Ten missing British soldiers who were killed in the early months of the First World War have been positively identified after almost 100 years.
The men were members of 2nd Battalion, The York and Lancaster Regiment and were killed on 18 October 1914. It is possible they were taken by surprise, one soldier still had a pipe in one hand and a water bottle in the other.
They were identified through DNA samples supplied by surviving relatives.
Tracing the fallen
The UK Ministry of Defence (MoD) hopes to identify five other sets of remains and believes two of those may be Lance Sergeant George Edwardes, who was born in Middlesbrough, and Thornaby-born Private David Wilson Williams, both of whom are commemorated on the Ploegsteert Memorial in Belgium.
Defence minister Lord Astor of Hever said: ‘Although these soldiers fell almost a century ago, the Ministry of Defence still takes its responsibility extremely seriously to identify any remains found, trace and inform surviving relatives and to provide a fitting and dignified funeral so they rest in peace.’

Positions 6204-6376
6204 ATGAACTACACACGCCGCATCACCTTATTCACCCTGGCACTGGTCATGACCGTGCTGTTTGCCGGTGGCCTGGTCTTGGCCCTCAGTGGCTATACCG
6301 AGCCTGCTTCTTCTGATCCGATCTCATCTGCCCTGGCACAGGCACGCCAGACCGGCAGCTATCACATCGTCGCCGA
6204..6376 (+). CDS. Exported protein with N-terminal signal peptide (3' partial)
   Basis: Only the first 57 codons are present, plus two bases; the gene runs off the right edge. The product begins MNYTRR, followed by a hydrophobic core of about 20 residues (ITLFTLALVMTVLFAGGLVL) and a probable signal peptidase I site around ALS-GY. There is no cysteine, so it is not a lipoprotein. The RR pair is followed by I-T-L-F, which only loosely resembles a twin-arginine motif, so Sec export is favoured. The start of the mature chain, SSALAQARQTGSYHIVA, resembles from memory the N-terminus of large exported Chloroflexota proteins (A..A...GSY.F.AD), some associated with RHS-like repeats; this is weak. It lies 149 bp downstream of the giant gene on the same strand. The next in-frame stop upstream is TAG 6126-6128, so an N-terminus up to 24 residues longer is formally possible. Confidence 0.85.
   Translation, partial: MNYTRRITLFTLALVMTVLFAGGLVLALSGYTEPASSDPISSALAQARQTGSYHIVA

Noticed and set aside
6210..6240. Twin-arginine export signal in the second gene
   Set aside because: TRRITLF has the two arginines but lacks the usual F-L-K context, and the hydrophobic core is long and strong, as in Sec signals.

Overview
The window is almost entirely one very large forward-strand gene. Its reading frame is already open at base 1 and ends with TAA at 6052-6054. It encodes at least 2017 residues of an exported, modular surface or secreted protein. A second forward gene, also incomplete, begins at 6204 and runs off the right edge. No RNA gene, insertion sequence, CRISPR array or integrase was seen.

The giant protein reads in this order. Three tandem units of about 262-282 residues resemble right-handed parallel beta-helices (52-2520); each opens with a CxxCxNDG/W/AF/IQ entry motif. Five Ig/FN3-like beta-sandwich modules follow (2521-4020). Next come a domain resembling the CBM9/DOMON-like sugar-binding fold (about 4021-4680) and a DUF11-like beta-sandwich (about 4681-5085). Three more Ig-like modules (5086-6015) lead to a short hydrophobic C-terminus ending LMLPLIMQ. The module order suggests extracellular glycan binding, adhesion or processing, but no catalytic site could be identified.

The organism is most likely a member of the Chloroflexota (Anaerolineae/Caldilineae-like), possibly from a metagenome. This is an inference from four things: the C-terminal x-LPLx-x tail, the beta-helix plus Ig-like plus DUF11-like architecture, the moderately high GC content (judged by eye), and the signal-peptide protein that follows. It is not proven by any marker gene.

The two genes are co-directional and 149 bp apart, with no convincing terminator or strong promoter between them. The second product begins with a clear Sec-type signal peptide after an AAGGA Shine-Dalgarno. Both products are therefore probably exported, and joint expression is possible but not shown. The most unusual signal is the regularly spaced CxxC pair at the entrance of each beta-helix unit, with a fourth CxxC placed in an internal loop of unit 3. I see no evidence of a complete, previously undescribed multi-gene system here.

The soldiers will be re-buried with full military honours at a Commonwealth War Graves Commission cemetery in October. The ceremony will be organised by the 4th Battalion, the Yorkshire Regiment, which traces its history back to The York and Lancaster Regiment.
The 10 soldiers to be positively identified and their relatives traced were:
Private Herbert Ernest Allcock (32) (Leeds)
Private John Brameld (30) (Sheffield)
Corporal Francis Carr Dyson (26) (Wakefield)
Private Walter Ellis (Doncaster)
Private John Willie Jarvis (Rotherham)
Private Leonard Arthur Morley (Box Hill, Surrey)
Private Ernest Oxer (Rotherham)
Private John Richmond (Nottingham)
Private William Alfred Singyard (30) (Newcastle)
Lance Corporal William Henry Warr (27) (Sherborne, Dorset)